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American Beautyberry - White
American Beautyberry - White
American Beautyberry - White
American Beautyberry - White
American Beautyberry - White
American Beautyberry - White

American Beautyberry - White

Callicarpa americana ❄️
$6.50
Note : Preparation of materials for careful packaging of plants before shipping typically takes between 8-12 business days, in addition to the standard shipping times.

Height: 3’-6'
Spread: 3’-6'
Bloom: June-August
Light: Part Shade, Dappled Shade
Water: Moderate
Zone: 6, 7, 8, 9, 10
Origin: Texas, Southeastern U. S.

Callicarpa Americana, also known as beautyberry, American beautyberry or French mulberry, is a deciduous shrub that grows natively in forest edges, moist slopes, bluff tops, woodland openings, swamp margins, and fence rows in the southeastern United States, northern Mexico, Bermuda, Cuba, the Bahamas, and other islands in the West Indies. When fully grown, the plant reaches a height of around 3-5' tall and has an open growth habit with arching branches. The foliage is ovate to elliptic with serrated margins, ranging from 2-9" long to 0.75-5" wide and is arranged oppositely.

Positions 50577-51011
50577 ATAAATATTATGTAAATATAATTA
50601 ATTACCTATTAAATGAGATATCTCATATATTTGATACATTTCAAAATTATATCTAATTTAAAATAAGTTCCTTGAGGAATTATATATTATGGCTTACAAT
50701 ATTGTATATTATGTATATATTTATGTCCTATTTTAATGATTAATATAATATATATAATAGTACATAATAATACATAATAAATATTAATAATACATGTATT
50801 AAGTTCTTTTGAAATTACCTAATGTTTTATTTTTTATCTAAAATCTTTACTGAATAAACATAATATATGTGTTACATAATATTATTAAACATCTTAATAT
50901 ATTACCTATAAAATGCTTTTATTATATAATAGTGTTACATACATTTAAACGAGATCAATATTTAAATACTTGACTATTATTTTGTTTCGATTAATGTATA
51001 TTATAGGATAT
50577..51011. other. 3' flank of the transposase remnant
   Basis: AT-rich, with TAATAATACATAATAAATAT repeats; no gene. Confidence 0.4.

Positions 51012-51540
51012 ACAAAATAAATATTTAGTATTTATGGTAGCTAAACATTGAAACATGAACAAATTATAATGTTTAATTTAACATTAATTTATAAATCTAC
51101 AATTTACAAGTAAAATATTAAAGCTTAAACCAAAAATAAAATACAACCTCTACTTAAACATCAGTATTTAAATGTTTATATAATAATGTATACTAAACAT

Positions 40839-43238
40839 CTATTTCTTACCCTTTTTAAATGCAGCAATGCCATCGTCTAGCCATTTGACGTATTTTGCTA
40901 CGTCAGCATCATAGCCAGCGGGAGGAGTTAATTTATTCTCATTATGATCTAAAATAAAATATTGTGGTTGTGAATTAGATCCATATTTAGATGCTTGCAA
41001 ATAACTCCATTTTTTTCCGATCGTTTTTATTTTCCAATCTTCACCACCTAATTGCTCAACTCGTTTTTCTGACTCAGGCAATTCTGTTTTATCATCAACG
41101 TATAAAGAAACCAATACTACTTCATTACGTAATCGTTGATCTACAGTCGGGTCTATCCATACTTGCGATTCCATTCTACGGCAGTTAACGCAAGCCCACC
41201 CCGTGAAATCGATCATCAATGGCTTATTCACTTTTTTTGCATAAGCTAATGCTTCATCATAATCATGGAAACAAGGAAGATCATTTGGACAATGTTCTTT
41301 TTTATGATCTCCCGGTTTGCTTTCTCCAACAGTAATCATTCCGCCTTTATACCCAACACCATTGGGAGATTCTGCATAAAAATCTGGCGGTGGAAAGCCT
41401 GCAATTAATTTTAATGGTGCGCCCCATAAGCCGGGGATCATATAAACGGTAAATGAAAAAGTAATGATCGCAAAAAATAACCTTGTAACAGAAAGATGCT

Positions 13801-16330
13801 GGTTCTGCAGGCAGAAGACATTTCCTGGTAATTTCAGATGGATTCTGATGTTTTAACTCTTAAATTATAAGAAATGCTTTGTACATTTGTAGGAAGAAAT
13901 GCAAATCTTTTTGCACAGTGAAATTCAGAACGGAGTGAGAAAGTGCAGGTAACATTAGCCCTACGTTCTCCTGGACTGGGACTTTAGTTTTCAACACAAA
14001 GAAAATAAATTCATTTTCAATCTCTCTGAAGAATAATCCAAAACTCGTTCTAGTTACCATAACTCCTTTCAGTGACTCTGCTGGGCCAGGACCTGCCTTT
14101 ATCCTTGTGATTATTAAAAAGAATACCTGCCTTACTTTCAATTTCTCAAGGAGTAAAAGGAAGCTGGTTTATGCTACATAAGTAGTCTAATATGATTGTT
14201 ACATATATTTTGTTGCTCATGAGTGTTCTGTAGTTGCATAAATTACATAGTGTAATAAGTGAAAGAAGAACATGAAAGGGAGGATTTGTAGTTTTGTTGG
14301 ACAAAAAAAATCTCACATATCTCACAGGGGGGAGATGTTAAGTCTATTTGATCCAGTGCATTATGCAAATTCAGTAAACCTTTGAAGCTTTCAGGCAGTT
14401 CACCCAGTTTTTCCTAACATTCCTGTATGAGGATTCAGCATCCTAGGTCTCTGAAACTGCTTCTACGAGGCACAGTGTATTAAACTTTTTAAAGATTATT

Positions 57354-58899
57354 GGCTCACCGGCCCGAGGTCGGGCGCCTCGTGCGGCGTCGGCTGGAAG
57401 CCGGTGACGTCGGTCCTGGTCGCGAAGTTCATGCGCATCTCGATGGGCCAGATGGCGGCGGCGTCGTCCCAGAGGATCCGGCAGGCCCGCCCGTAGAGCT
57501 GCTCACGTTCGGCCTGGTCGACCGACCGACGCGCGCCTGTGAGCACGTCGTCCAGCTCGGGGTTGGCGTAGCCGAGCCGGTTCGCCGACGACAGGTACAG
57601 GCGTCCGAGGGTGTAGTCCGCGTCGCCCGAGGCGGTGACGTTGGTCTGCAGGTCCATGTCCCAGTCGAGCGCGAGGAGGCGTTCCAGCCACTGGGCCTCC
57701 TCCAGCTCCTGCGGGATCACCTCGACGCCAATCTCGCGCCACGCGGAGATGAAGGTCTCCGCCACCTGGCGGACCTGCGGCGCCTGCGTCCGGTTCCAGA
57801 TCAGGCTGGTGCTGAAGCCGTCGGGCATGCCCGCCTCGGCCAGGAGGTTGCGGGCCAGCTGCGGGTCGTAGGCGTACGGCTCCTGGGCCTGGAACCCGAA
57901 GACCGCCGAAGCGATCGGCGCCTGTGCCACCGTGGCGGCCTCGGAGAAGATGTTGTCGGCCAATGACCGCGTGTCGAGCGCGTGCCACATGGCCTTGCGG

In dense, axillary clusters, the plant produces small, light pink to purple or blue-tinged flowers that develop into bright, violet to magenta (rarely white) fruits. The fruits are showy, persistent, and ripen around mid-fall. They are a source of food for birds, squirrels, and other wildlife.

For optimal growth, the beautyberry plant requires evenly moist, well-draining, sandy, or clayey soils with plenty of organic matter. It can grow in nearly any soil type if drainage is adequate. The plant can tolerate some drought once established, but during prolonged periods of hot summer drought, it may defoliate, and fruiting performance may be poor. The best fruiting occurs in full sun, but the plant will tolerate light shade. It is hardy in Zones 6-12. In harsh winters or if planted in an exposed site, the plant may experience dieback in the colder end of its hardiness range, but it will resprout readily from the base, and fruiting should not be affected. Prune in winter to encourage more bushy, compact growth. Plants can be cut as far back as 1' from the base or around 2' less than the desired size. Deadwood should be removed in spring. The plant can be propagated from cuttings or seed.

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